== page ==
If you are a first semester law student taking a midterm exam, intentional torts are likely on the exam. This means you will likely see some questions on Intentional Torts. In this blog post I will help break down what you should write about on an essay exam. Also, what to keep in mind on a multiple choice question.
These six torts require an intentional act directed at a victim or a victim’s property. Intent in this context requires that the wrongdoer either committed the act on purpose (or desired the outcome). A second way of establishing intent is when the wrongdoer knew to a substantial certainty that the result would occur. The intent requirement is different from the two other types of torts, negligence and strict liability.
Negligence and Strict Liability
Negligence focuses on the unreasonable conduct of the wrongdoer, while strict liability looks at certain activities that the law classifies under the strict category. For example, keepers of wild animals, products liability, or those that use explosives. For some interesting statistics, you may want to read about the different type of tort actions brought in the United States.
Once a plaintiff is successful in establishing that an intentional tort has occurred, the defendant can avoid liability by proving that there is an affirmative defense that applies. An affirmative defense is a legally recognized excuse for a person that committed the act to avoid liability. These defenses include consent, necessity, self-defense, defense of others, and defense of property.
Once a jury determines that a person is guilty of committing a tort, the final step is for the jury to determine the amount of damages that should be awarded. Tort law is very generous and attempts to place the victim back into the place they would have been if the injury had never occurred. This means that a plaintiff may recover all damages that are reasonably related to his or her injury.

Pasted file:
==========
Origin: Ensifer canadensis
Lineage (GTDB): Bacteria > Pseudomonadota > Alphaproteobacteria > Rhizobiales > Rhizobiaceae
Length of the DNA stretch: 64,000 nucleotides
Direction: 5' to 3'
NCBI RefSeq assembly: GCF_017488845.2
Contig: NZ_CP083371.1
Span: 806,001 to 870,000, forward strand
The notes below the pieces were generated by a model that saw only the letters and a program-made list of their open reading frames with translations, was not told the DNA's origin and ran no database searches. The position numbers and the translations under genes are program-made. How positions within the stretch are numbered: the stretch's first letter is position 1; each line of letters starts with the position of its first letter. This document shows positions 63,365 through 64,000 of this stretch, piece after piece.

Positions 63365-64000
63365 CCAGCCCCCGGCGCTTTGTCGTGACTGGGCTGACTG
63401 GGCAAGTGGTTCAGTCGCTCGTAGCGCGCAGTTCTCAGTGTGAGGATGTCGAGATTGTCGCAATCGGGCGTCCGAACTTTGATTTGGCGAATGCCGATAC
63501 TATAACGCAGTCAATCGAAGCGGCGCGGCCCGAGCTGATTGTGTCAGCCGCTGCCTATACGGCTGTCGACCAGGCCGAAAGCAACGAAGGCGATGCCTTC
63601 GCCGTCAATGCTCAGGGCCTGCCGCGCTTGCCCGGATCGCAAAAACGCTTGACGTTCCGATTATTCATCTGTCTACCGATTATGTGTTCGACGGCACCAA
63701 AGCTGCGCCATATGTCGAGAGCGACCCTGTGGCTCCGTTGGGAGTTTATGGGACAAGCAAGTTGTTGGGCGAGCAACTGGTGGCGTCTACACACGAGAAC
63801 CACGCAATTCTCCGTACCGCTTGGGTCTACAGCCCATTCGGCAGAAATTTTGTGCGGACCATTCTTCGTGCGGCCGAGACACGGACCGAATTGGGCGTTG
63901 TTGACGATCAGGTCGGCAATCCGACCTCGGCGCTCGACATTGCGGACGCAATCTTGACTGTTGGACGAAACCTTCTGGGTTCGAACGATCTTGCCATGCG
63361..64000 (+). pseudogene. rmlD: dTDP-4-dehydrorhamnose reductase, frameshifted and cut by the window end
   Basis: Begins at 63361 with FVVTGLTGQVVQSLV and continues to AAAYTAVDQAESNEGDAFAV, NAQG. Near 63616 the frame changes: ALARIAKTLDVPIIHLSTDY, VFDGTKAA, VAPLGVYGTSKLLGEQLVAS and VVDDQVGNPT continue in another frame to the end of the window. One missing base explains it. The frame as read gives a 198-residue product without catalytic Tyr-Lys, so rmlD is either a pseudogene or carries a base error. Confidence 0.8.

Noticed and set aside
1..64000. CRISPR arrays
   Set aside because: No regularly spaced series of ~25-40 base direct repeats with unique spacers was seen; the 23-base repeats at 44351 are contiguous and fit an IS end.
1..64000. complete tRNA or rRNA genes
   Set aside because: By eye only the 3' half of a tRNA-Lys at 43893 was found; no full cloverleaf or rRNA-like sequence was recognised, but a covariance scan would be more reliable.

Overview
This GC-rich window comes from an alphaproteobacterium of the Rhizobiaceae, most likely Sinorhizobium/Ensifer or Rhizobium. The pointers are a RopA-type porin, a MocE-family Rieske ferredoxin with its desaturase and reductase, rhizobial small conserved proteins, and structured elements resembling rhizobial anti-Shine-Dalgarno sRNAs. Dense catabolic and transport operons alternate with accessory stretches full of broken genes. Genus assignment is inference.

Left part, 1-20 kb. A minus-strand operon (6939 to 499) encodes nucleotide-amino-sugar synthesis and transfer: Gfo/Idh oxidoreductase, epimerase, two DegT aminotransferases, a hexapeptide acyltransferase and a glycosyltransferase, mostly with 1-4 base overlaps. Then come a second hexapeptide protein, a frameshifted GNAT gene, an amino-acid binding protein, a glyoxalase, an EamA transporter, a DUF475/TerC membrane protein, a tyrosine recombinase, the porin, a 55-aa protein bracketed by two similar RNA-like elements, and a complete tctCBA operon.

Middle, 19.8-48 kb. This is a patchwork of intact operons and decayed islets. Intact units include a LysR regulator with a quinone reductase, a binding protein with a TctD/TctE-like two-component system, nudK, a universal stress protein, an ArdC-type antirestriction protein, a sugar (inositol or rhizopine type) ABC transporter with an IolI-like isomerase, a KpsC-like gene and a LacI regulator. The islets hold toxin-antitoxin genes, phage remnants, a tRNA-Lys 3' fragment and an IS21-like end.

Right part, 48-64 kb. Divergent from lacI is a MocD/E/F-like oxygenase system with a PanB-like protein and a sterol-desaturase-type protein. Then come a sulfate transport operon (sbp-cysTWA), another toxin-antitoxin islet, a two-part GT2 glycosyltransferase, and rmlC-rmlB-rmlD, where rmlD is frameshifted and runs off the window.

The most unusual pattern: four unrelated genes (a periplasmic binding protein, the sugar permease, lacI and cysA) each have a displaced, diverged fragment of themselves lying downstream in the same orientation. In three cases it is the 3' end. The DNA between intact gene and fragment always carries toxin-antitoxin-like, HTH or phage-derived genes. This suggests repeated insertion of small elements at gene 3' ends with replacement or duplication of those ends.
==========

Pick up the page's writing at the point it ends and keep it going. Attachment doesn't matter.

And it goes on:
The topics you could discuss on an intentional tort exam question:
- Intent: unless the essay indicates that intent is present, then you absolutely need to establish the intent element. Intent requires that the wrongdoer either committed the act on purpose, desired the outcome, or that the wrongdoer knew to a substantial certainty that the result would occur.
- Elements of the tort: this will depend on the tort. For example, here is a video on battery.
- Affirmative defense: a wrongdoer will argue this to avoid liability even though he or she did in fact commit the tort of which he or she is being accused. These defenses include:
- Self Defense
- Defense of Others
- Defense of Property
- Damages: the jury will determine the plaintiff’s recovery. The general rule is that the plaintiff should receive an amount that will place them in the position he or she would have been if the injury had never occurred.
Good luck on those midterms!
For a better understanding of the intentional torts, you can check out our book on the intentional torts or our course: Introduction to the Intentional Torts. If you want something that is covers all of Torts, you will want to look at Understanding Torts by Diamond, Levine, and Bernstein.
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